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Beastly Fury: The Strange Birth Of British Football Paperback – 18 Mar 2010

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Product details

  • Paperback: 336 pages
  • Publisher: Bantam (18 Mar. 2010)
  • Language: English
  • ISBN-10: 0553819356
  • ISBN-13: 978-0553819359
  • Product Dimensions: 12.7 x 2 x 19.8 cm
  • Average Customer Review: 4.9 out of 5 stars  See all reviews (12 customer reviews)
  • Amazon Bestsellers Rank: 145,674 in Books (See Top 100 in Books)

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Product Description

Review

"Love it or hate it, football is one of the most successful institutions ever spawned in these islands. The sheer speed with which a random blend of mud, testosterone and Anglo-Saxon eccentricity evolved into a world game, not to mention a multi-billion-pound industry, still has the power to set the pulse racing. It is a story that has been told many times, but Richard Sanders not only retells it with scholarly zeal, but gives it a new slant... His book is as much a social history as a sporting history, and all the better for it... Beastly Fury can be warmly recommended to anyone curious about the origins of the modern game" (Max Davidson Mail on Sunday)

"There is no shortage of football stories. It is one of the subtle triumphs of Richard Sanders's book that he brings another tale gently into the light. Beastly Fury is a bright, breezy account of the beginnings of football. Sanders kicks off with a rush and his pace rarely slackens but something of substance emerges. The author has a keen eye for the personal anecdote whether it be the eccentric goalkeeper or the club secretary who is consumed by ambition. But the significance of Beastly Fury is that it lays bare just how football was born, nurtured and grew on the back of class movements... succint but acute... engaging but quietly serious" (Hugh MacDonald Glasgow Herald)

"Sanders's meticulous research is persuasive... [an] original thesis, written with style, wit and authority" (Simon Redfern Independent on Sunday)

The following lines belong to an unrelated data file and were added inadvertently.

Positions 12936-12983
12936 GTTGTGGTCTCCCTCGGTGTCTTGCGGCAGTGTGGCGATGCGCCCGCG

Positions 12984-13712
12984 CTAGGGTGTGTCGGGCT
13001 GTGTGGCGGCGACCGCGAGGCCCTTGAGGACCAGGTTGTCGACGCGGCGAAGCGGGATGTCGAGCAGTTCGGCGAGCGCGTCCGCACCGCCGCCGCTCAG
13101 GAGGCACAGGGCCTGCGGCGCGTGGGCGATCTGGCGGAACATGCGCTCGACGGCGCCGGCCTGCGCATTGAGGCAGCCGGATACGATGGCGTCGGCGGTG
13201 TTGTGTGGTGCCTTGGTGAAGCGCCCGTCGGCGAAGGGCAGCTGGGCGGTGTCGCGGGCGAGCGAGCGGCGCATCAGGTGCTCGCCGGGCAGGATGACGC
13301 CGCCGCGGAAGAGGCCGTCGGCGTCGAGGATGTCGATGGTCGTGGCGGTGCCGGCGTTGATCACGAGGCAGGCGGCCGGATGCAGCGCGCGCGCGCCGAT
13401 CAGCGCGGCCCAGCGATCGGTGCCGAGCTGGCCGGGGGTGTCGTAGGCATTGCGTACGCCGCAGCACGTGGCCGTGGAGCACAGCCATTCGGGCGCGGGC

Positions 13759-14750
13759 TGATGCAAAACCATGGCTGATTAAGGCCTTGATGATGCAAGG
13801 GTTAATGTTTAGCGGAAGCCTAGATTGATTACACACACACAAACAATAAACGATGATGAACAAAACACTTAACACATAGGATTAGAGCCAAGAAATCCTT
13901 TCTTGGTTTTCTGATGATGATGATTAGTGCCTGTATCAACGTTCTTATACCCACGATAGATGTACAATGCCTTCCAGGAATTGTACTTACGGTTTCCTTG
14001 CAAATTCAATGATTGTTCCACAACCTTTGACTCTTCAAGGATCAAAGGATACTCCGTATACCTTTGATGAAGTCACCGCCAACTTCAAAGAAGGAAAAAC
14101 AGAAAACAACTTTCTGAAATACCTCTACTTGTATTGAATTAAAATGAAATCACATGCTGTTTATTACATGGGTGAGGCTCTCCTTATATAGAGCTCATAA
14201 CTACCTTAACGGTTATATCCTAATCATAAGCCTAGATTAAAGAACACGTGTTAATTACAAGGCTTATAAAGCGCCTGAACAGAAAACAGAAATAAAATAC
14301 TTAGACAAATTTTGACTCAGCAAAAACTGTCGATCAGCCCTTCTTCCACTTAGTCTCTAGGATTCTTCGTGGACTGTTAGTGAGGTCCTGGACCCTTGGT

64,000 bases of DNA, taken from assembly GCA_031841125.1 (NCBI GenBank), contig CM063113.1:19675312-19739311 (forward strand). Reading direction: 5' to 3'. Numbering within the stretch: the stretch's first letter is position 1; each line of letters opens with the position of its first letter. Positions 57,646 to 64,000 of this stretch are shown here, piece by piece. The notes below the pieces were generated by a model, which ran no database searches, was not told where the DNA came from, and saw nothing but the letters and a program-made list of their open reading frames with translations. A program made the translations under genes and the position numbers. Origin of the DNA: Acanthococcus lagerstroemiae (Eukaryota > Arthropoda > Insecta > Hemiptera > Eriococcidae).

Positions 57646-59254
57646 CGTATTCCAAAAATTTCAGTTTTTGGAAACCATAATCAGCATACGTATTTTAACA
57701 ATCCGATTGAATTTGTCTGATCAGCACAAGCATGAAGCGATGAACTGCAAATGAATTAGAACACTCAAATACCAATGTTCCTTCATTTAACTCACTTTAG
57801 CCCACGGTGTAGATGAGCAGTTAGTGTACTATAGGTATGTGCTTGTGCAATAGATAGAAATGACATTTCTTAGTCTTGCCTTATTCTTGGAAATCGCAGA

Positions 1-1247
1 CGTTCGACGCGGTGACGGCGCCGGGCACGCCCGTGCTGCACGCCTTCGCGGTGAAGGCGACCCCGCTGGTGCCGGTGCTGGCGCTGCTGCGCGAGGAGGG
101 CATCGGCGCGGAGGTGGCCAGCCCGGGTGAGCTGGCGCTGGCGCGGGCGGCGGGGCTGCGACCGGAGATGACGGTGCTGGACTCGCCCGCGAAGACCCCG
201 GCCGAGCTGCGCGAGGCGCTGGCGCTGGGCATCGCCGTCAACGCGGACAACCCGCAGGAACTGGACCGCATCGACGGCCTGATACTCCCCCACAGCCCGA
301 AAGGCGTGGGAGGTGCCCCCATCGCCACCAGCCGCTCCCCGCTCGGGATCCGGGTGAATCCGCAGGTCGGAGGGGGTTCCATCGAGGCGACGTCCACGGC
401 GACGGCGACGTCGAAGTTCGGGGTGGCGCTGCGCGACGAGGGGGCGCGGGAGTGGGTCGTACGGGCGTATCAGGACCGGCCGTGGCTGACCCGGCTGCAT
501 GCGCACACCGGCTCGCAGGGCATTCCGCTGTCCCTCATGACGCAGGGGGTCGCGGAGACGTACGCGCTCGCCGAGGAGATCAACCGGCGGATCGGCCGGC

"Well written and thoughtful... extremely good indeed" (Rod Liddle Sunday Times)

"Smooth, pacey prose... fascinating" (Alex Wade Times Literary Supplement)

Book Description

A fascinating, funny and sometimes alarming tale of how a violent and chaotic folk game became modern football.

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8 of 8 people found the following review helpful By Ian Thumwood on 22 Aug. 2010
Format: Hardcover
This is a compelling read and a book that I found impossible to put down. The history commences with the medieival origins of the game but the author gets his teeth stuck in in his subject with the emergence of the game within public schools. It was fascinating to discover how Association Football came about and it is difficult not to feel sorry for the public schools who fought to have their own unique rules adopted as the game became increasingly formalised only to see the sport develop into a monster they couldn't quite control as new, working class teams emerged to dominate the game. I was staggered just how different the rules would have been when the first FA Cup final was played at The Oval (!!) in 1872 - being only partially aware of this, I was thoroughly engrossed by this information.

Where the book scores is the way that it illustrates just how different the game was in Victorian times. The descriptions of the early FA Cup finals are heavy with nostalgia and the rapid ascent into the national consciousness was fascinating, in particular the importance of the game in Scotland where the pioneering Queens Park first introduced tactics that allowed successive Scottish teams to destroy their English counterparts. As the century wore on, it is striking how many parallels there were with the contemporary game and the book explains how Lancashire cluns poached the best talent from North of the border so as to dominate football. There is also the whiff of corruption involving Preston North End, the Manchester United of their day as well as other scandals involving players like Billy Meredith and much of the later chapters deal with this in detail.
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4 of 4 people found the following review helpful By Paul Nicholl on 29 July 2010